Military Disability System:

Preliminary Observations on Efforts to Improve Performance

GAO-12-718T: Published: May 23, 2012. Publicly Released: May 23, 2012.

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Daniel Bertoni
(202) 512-7215


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What GAO Found

Case processing times under the Integrated Disability Evaluation System (IDES) process have increased over time, and measures of servicemember satisfaction have shortcomings. Each year, average processing time for IDES cases has climbed, reaching 394 and 420 days for active and reserve component members in fiscal year 2011—well over established goals of 295 and 305 days, respectively. Also in fiscal year 2011, just 19 percent of active duty servicemembers and 18 percent of guard or reserve members completed the IDES process and received benefits within established goals, down from 32 and 37 percent one year prior. Of the four phases comprising IDES, the medical evaluation board phase increasingly fell short of timeliness goals and, within that phase, the time required for the military’s determination of fitness was especially troubling. During site visits to IDES locations, we consistently heard concerns about timeframes and resources for this phase of the process. With respect to servicemember satisfaction with the IDES process, GAO found shortcomings in how these data are collected and reported, such as unduly limiting who is eligible to receive a survey and computing average satisfaction scores in a manner that may overstate satisfaction. Department of Defense (DOD) officials told us they are considering alternatives for gauging satisfaction with the process.

DOD and Veterans Affairs (VA) have taken steps to improve IDES performance, and have other improvement initiatives in process, but progress is uneven and it is too early to assess their overall impact. VA increased resources for conducting disability ratings and related workloads. The Army is hiring additional staff for its medical evaluation boards, but it is too early to see the impact of these additional resources. DOD and VA are pursuing system upgrades so that staff and managers at IDES facilities can better track the progress of servicemembers’ cases and respond to delays more quickly; however, multiple upgrades may be causing redundant work efforts. DOD officials also told us they have been working with the military services to correct case data that were inaccurately entered into VA’s IDES tracking system, but have not yet achieved a permanent solution. Finally, DOD is in the early stages of conducting an in-depth business process review of the entire IDES process and supporting IT systems, in order to better understand how each step contributes to overall processing times and identify opportunities to streamline the process and supporting systems.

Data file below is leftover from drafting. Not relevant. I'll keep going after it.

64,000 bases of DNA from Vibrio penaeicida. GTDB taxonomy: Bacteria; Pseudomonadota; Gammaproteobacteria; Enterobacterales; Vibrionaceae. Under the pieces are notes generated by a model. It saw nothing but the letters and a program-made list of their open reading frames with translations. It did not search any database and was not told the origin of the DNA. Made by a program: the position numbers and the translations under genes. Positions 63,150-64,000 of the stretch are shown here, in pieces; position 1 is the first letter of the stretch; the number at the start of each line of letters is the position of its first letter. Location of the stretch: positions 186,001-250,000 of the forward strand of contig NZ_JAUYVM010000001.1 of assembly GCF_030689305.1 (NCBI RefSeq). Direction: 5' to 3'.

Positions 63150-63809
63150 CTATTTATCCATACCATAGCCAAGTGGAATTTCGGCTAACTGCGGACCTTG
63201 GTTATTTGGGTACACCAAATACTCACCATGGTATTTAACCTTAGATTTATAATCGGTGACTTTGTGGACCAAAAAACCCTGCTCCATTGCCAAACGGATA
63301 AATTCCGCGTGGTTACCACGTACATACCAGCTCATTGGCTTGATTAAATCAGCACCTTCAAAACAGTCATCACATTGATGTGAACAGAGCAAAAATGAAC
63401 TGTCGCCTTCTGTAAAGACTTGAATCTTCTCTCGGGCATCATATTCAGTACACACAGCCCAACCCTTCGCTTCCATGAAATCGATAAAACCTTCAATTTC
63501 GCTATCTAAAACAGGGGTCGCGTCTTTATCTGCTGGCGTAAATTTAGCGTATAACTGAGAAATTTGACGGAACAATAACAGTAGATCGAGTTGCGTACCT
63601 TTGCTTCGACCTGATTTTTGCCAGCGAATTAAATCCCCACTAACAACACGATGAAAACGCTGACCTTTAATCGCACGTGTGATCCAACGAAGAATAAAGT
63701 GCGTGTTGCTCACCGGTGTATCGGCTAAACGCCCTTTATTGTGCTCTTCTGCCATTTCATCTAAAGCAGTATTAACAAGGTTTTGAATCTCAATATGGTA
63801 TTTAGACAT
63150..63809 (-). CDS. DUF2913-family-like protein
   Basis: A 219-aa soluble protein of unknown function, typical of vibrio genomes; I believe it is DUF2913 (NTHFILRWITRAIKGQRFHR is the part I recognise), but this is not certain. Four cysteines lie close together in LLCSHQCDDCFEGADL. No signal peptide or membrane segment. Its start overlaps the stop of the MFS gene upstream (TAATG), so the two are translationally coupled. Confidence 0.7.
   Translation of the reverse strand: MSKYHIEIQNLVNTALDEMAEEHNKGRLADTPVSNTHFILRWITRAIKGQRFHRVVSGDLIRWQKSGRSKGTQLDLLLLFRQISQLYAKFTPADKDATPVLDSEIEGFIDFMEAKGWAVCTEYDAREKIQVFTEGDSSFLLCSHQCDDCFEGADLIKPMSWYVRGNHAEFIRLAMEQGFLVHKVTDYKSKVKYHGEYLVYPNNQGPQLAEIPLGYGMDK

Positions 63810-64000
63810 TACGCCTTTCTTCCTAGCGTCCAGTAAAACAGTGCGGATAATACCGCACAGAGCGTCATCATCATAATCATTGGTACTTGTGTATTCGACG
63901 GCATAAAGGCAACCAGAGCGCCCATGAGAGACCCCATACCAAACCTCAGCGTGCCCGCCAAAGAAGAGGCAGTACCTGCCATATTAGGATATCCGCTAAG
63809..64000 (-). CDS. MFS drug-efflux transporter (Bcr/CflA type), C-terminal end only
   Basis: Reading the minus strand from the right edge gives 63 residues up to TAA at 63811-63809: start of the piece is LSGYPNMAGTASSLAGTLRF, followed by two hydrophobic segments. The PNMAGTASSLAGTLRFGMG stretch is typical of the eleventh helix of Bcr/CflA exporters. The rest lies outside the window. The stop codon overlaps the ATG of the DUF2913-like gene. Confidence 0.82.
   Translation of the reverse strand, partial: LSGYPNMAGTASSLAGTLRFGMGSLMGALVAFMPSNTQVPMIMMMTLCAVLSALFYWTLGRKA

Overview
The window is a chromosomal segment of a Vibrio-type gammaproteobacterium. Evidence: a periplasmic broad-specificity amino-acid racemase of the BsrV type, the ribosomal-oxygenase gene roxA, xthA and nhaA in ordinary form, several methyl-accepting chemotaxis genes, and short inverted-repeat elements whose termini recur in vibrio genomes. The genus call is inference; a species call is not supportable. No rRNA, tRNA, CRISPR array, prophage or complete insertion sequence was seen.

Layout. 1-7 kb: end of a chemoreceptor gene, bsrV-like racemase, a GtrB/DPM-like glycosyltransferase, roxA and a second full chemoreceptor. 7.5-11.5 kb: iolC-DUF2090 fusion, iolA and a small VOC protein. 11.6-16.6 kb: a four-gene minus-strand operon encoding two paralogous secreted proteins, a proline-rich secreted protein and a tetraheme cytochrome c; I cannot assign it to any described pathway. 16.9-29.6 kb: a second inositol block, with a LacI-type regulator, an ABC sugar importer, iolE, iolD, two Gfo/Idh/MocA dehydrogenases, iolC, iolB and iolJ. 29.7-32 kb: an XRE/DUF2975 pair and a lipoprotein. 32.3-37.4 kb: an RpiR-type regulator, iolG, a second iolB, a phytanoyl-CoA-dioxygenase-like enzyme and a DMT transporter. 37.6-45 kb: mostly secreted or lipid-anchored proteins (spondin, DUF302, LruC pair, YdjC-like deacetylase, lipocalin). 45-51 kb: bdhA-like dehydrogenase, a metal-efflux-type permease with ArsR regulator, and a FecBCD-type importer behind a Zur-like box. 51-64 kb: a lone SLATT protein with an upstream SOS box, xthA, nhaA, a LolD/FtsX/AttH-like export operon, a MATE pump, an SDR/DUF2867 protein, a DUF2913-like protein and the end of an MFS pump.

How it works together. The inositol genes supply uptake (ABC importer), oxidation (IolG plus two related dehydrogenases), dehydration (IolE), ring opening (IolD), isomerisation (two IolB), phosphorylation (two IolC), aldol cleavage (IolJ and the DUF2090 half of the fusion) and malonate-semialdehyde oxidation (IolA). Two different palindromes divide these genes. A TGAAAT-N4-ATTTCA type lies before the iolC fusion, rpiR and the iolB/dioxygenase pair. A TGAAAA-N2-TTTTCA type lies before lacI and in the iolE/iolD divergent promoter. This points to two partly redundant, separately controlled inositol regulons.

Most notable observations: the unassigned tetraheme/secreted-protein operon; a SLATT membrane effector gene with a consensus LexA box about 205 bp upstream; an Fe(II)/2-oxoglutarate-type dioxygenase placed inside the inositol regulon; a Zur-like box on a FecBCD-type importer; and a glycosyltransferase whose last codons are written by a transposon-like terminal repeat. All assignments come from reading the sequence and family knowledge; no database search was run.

Why GAO Prepared This Testimony

Since 2007, the DOD and VA have operated the IDES—which combines what used to be separate DOD and VA disability evaluation processes and is intended to expedite benefits for injured servicemembers. Initially a pilot at 3 military treatment facilities, IDES is now DOD’s standard process for evaluating servicemembers’ fitness for duty and disability worldwide. In previous reports, GAO identified a number of challenges as IDES expanded, including staffing shortages and difficulty meeting timeliness goals.

In this statement, GAO discusses initial observations from its ongoing review of the IDES, addressing two key topics: (1) the extent to which DOD and VA are meeting IDES timeliness and servicemember satisfaction performance goals, and (2) steps the agencies are taking to improve the performance of the system. To answer these questions, GAO analyzed IDES timeliness and customer satisfaction survey data, visited six IDES sites, and interviewed DOD and VA officials. This work is ongoing and GAO has no recommendations at this time. GAO plans to issue its final report later in 2012.

For more information, contact Daniel Bertoni at (202) 512-7215 or

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